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Report: Justice Roberts Switched Positions on Health Care Law Report: Justice Roberts Switched Positions on Health Care Law

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Policy

Report: Justice Roberts Switched Positions on Health Care Law

This artist rendering shows Paul Clement speaks in front of the Supreme Court in Washington, Tuesday, March 27, 2012, as the court continued hearing arguments on the health care law signed by President Barack Obama. Justices, seated from left are, Sonia Sotomayor, Stephen Breyer, Clarence Thomas, Antonin Scalia, Chief Justice John Roberts, Anthony Kennedy, Ruth Bader Ginsburg Samuel Alito and Elana Kagan.  (AP Photo/Dana Verkouteren)

photo of Alexandra  Jaffe
July 1, 2012

Chief Justice John Roberts switched positions on the Affordable Care Act to ultimately side with liberal justices, according to a CBS report that reveals many details concerning the notoriously secretive negotiations that go on behind the scenes in the Supreme Court.

The report cites "two sources with specific knowledge of the deliberations" who say that Roberts originally sided with the four conservative justices in declaring the individual mandate unconstitutional. Those justices would have stricken the entire law, as they believed the mandate to be an integral part, but while Roberts agreed that the individual mandate was unconstitutional under Congress' power to regulate commerce, he felt less strongly about whether the entire law should fall.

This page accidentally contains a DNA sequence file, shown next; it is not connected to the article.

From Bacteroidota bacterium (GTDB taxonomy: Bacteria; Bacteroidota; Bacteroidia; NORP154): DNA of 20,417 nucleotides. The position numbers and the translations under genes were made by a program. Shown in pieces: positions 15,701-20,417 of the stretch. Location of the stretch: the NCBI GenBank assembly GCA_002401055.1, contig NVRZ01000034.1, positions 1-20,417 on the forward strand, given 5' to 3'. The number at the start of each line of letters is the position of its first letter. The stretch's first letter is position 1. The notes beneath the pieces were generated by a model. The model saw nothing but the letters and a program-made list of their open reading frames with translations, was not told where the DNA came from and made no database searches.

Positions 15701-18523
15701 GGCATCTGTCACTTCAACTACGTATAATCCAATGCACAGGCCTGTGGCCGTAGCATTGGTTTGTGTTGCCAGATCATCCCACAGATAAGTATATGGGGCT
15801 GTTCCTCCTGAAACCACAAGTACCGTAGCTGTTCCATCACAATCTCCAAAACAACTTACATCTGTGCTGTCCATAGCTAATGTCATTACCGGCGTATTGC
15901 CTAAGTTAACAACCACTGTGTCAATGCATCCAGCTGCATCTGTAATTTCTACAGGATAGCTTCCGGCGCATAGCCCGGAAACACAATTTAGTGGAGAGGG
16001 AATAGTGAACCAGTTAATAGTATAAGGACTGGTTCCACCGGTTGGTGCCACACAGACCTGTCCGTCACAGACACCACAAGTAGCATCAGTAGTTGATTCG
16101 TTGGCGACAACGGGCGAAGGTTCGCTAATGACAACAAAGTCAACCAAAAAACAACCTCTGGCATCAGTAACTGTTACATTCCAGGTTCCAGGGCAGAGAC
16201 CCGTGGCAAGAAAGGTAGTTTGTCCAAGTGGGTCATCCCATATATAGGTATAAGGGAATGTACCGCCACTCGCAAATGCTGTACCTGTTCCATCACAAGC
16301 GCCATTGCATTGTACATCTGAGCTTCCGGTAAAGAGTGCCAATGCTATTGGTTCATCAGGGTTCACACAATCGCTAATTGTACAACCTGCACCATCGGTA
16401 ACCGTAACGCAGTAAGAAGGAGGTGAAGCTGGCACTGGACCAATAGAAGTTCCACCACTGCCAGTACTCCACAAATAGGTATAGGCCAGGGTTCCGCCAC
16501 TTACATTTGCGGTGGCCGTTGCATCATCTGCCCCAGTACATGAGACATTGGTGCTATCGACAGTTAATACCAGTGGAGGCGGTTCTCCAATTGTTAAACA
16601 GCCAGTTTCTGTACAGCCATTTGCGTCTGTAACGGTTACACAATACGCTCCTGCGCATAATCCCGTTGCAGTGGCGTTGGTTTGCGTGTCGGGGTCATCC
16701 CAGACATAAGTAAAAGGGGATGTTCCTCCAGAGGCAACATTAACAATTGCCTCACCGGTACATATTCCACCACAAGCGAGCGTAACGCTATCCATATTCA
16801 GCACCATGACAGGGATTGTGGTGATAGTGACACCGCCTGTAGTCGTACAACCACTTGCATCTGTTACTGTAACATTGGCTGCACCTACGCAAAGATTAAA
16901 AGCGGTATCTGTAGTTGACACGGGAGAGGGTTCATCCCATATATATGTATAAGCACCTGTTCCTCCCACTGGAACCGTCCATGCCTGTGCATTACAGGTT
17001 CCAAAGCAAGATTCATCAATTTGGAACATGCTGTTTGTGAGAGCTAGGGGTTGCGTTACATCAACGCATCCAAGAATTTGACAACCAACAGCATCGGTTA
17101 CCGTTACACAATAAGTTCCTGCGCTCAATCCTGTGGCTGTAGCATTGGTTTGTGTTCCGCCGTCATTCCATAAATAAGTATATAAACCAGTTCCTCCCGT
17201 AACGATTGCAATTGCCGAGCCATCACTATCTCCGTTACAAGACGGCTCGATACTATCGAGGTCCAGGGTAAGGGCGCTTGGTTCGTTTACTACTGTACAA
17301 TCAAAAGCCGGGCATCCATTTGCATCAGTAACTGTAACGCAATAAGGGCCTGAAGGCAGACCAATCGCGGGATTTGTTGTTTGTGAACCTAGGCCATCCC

Roberts eventually went on to switch positions and side with the liberal justices, perhaps in response to increasing pressure from outside the Court to rule in favor of the law, CBS reports. Though the conservative justices tried to lobby him back, he remained unswayed, and in fact attempted to convince Justice Anthony Kennedy to join him on the decision to make the court appear more unified on the issue.

CBS also reports that Justices Kennedy and Antonin Scalia wrote most of the dissent, and that speculation that parts of the dissent were originally written by Roberts before he changed his mind are incorrect.

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